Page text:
Seanad debates

Tuesday, 23 June 2015

Commencement Matters

Universal Health Insurance

Photo of Paul BradfordPaul Bradford (Independent) | Oireachtas source

I welcome the Minister for Health, Deputy Varadkar, to the House and thank him for attending to respond to the matter I have raised. It is a question rather than a motion or statement because my inquiry is simply to seek from the Minister an update on his current plans for either the roll-out of the universal health insurance scheme, as initially conceived, or an alternative to it. We must all be mature enough to accept that it was a big ask and a big expectation not just within the term of the Government but in its second term or some alternative formation of it to roll out such a proposed scheme.

When the Minister took over the health portfolio last year he appeared to bring some new thinking to the table in terms of what the previous Minister, Deputy Reilly, had proposed. The latter proposed a scheme of universal health insurance with good intentions but perhaps the costing was not fully examined. My starting point is that at this stage we must start with a blank page in order to draw up a strategy for future health care delivery. We have examined many models, schemes and proposals which all sounded very plausible initially. We have looked at Dutch, Swedish, Australian and Canadian models, as well as a mixture of models, but we do not appear to have fixed on a particular plan to implement. I am reminded of the Chinese Premier, whose name, of course, I cannot pronounce. In the 1990s when he was trying to reform China, he made the famous statement that, as far as he was concerned, it did not matter whether the cat was black or white as long as it caught the mouse. That is something on which to reflect. Whether it be a private, public or combined scheme, what we need is a scheme which will deliver a top quality health care service to every citizen.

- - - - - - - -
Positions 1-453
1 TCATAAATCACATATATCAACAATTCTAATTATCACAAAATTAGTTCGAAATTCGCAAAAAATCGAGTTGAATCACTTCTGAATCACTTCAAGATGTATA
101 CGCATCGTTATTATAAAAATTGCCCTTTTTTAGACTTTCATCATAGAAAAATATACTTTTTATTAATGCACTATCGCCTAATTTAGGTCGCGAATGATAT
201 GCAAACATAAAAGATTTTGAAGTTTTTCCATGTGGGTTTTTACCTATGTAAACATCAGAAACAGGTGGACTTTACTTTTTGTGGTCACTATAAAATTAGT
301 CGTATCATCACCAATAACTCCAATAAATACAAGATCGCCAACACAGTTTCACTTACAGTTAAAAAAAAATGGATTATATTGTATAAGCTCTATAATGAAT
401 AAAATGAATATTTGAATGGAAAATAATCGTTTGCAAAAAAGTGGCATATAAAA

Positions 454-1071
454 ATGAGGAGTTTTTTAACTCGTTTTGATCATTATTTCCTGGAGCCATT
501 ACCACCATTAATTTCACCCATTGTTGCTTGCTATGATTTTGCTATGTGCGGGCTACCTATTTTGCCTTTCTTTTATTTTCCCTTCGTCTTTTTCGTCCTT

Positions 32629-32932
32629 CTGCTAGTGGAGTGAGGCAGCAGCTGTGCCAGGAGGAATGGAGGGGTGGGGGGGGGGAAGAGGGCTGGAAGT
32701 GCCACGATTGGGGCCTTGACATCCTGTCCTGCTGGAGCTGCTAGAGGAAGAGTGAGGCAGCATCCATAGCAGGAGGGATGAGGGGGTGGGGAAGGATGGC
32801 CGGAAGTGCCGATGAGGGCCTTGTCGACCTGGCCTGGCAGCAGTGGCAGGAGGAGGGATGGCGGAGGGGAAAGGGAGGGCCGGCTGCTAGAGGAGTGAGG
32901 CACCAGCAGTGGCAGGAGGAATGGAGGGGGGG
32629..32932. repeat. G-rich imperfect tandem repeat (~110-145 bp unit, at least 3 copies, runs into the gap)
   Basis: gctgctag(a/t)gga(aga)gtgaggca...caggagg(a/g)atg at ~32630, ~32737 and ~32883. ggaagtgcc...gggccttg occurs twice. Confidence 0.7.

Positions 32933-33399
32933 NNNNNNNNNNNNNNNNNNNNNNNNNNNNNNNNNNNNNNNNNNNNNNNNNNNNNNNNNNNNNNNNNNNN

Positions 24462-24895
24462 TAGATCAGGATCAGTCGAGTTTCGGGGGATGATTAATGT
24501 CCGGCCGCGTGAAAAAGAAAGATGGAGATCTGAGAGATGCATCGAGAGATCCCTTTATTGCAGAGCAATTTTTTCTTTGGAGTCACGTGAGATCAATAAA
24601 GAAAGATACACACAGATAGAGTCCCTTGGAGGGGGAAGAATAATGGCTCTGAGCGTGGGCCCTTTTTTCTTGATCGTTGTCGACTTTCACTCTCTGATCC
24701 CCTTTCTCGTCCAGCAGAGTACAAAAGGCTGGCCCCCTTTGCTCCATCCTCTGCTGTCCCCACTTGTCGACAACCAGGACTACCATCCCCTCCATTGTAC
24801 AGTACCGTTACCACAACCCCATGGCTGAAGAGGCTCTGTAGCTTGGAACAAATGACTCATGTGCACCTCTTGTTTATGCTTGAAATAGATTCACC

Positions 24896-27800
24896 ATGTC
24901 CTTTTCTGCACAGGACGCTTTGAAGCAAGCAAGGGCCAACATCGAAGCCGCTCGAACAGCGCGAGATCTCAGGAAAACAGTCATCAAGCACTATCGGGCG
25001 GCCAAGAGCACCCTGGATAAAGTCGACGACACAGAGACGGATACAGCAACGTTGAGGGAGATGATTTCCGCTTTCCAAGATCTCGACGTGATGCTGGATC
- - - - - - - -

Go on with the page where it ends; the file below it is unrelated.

The concept of a universal health scheme sounded very attractive until suddenly it dawned on people that there would be a very hefty insurance fee to be paid by most taxpayers. It could never be a free scheme as somebody would have to pay for it. The Minister might update me on his current thinking on this point. I hope it is fluid, changing and open-minded because we are far from coming up with the perfect solution and a lot more work has to be put into it. As the Minister said when discussing the medical card issue, we have an almost universal education system which is not perfect, but it is reasonably good by international standards and every citizen has access to the prospect of receiving a good education. If we were to aspire to something similar in the health spectrum, it would need a lot of fresh thinking.


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